Chan Fatfs

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I just updated my Mega2561 test program with the latest Fatfs from Chan Ver. 0.08 and noticed an odd behavior. IF I do a:

di 0 = rc=0 ok
fi 0 = rc=0 ok
fl = rc=1 disk_err

I get an error on the first file operation no matter what type. After the first failure it always works fine afterward. It seems like something isn't getting initialized properly; anyone else experience this?

Thanks,
Mike

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I found the problem. I had the SPI x2 still set but I had changed my crystal to 14.7456Mhz so I was trying to access the SD card at about 7 Mhz. Anyone know what the safest maximum speed is for most SD cards?

edit: Well it appears I didn't have my pullup enabled for MISO. After doing so it seems to run at full speed okay.

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Quote:

Well it appears I didn't have my pullup enabled for MISO.

There are no pullups needed for SPI.

What you are probably seeing is the pullup helping to overcome line capacitance.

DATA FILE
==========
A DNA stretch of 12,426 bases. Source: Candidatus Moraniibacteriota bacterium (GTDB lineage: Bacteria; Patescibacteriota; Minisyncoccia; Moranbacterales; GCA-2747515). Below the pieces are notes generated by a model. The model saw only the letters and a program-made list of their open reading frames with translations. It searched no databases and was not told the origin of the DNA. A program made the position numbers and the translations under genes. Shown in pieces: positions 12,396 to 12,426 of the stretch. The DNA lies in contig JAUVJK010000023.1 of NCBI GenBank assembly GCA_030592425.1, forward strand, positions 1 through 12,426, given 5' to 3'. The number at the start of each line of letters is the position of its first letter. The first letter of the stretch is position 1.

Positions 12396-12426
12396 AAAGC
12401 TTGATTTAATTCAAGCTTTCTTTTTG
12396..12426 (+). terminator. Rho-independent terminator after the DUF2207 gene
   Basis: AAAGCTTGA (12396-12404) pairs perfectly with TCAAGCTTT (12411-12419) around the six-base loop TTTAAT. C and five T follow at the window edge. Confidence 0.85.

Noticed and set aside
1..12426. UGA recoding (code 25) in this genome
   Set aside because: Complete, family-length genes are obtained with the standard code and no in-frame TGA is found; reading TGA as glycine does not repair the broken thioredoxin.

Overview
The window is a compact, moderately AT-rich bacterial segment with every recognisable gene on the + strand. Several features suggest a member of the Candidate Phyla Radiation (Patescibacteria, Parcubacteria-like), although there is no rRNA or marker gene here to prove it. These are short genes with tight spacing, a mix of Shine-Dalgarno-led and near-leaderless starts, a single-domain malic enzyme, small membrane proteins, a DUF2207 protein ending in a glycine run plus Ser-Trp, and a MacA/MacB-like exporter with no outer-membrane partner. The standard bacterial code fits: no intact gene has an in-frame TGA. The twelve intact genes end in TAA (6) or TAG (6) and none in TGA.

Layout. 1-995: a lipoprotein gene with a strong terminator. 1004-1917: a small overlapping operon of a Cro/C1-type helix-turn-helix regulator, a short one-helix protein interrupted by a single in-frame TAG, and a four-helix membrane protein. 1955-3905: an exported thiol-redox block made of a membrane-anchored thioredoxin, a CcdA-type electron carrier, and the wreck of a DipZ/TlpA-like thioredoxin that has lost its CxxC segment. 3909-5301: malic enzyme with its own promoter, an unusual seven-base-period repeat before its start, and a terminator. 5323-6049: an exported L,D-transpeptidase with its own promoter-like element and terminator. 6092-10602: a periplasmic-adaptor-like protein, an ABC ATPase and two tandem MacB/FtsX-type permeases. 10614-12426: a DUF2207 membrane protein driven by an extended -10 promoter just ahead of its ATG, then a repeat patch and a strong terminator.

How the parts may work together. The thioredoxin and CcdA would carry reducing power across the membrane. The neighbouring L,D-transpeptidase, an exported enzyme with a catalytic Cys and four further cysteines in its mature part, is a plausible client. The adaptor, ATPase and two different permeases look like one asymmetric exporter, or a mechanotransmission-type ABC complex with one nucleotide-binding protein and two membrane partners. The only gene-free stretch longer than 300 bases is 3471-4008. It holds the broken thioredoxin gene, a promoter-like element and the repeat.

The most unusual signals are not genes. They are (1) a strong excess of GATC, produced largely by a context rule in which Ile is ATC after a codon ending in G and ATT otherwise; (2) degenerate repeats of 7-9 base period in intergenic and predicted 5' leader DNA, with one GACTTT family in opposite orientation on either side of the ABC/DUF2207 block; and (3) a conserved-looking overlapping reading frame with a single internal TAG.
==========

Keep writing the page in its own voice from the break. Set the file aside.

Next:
IIRC there is a fairly recent thread on max SD card SPI bit rate.

You can put lipstick on a pig, but it is still a pig.

I've never met a pig I didn't like, as long as you have some salt and pepper.

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I was not implying that SPI in general required pullups. Maybe some micro sd cards do though?

I had found several mentions of it during my searches so I checked and noticed I didn't have the internal pullup enabled so I tried it and it did the trick. I even tried another micro sd card that would never work even at very slow speeds and it worked perfect also at full speed.

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Quote:
IIRC there is a fairly recent thread on max SD card SPI bit rate.

Do you by chance have a link to the discussion?

Btw, I did find a passage in the SD specifications that stated the host should provide suitable pullups on all data lines as outlined in section 6. Although I never found any more info in section 6?

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Hmmmm--bet that ain't SPI mode.

You can put lipstick on a pig, but it is still a pig.

I've never met a pig I didn't like, as long as you have some salt and pepper.

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theusch wrote:
Hmmmm--bet that ain't SPI mode.